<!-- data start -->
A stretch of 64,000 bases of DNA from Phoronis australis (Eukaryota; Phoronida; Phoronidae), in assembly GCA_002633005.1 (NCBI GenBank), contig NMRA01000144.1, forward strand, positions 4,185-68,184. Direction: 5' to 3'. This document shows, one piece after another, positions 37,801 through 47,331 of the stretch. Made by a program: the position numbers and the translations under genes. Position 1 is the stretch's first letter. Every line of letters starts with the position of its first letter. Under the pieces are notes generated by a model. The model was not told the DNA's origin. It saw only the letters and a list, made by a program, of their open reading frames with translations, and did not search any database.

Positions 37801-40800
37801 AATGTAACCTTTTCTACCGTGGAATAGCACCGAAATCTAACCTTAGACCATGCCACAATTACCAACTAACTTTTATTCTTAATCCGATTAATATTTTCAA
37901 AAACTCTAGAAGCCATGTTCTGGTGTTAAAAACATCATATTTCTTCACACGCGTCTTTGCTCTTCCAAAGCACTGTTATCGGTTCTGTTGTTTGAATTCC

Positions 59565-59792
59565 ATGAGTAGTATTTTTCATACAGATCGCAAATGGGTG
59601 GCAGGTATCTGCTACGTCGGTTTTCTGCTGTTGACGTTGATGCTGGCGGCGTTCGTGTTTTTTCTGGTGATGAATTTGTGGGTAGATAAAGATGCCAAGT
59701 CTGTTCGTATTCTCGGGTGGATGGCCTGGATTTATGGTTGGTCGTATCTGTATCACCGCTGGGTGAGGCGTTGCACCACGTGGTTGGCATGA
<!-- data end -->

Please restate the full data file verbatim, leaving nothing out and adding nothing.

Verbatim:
A stretch of 64,000 bases of DNA from Phoronis australis (Eukaryota; Phoronida; Phoronidae), in assembly GCA_002633005.1 (NCBI GenBank), contig NMRA01000144.1, forward strand, positions 4,185-68,184. Direction: 5' to 3'. This document shows, one piece after another, positions 37,801 through 47,331 of the stretch. Made by a program: the position numbers and the translations under genes. Position 1 is the stretch's first letter. Every line of letters starts with the position of its first letter. Under the pieces are notes generated by a model. The model was not told the DNA's origin. It saw only the letters and a list, made by a program, of their open reading frames with translations, and did not search any database.

Positions 37801-40800
37801 AATGTAACCTTTTCTACCGTGGAATAGCACCGAAATCTAACCTTAGACCATGCCACAATTACCAACTAACTTTTATTCTTAATCCGATTAATATTTTCAA
37901 AAACTCTAGAAGCCATGTTCTGGTGTTAAAAACATCATATTTCTTCACACGCGTCTTTGCTCTTCCAAAGCACTGTTATCGGTTCTGTTGTTTGAATTCC

Positions 59565-59792
59565 ATGAGTAGTATTTTTCATACAGATCGCAAATGGGTG
59601 GCAGGTATCTGCTACGTCGGTTTTCTGCTGTTGACGTTGATGCTGGCGGCGTTCGTGTTTTTTCTGGTGATGAATTTGTGGGTAGATAAAGATGCCAAGT
59701 CTGTTCGTATTCTCGGGTGGATGGCCTGGATTTATGGTTGGTCGTATCTGTATCACCGCTGGGTGAGGCGTTGCACCACGTGGTTGGCATGA